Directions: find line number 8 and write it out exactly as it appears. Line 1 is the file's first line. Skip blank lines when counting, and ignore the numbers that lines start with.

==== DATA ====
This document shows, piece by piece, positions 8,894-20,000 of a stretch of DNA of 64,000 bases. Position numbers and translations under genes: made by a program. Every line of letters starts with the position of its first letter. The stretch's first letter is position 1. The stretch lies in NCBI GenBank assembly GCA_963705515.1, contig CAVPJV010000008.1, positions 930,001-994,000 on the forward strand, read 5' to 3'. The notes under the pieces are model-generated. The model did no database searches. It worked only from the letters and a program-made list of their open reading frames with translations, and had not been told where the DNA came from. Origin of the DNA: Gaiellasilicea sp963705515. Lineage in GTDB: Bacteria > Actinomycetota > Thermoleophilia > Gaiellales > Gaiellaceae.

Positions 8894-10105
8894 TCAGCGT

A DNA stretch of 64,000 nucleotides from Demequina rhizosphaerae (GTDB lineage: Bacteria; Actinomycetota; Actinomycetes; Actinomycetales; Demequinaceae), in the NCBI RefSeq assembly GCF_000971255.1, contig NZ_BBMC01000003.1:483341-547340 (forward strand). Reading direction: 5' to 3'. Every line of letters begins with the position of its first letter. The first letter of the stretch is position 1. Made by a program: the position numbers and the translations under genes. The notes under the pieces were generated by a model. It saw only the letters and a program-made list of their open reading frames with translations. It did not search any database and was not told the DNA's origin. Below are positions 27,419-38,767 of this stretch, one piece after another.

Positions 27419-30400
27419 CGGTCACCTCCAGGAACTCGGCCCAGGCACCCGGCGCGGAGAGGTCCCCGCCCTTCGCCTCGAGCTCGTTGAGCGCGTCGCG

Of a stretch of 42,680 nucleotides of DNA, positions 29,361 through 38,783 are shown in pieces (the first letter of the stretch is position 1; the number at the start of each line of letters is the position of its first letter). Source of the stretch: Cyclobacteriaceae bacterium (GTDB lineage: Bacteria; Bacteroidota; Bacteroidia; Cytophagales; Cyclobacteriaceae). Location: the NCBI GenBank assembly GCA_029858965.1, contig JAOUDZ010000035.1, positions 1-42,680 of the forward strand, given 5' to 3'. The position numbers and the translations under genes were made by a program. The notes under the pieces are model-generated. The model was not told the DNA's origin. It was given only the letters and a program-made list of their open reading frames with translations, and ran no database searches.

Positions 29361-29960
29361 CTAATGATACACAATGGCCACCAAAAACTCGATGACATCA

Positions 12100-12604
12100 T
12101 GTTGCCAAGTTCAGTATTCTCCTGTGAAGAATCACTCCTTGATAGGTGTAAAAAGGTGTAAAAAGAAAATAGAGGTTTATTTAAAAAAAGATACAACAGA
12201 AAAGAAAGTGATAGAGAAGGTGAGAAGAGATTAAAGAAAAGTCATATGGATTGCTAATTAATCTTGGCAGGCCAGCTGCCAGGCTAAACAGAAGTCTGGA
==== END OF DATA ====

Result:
Positions 29361-29960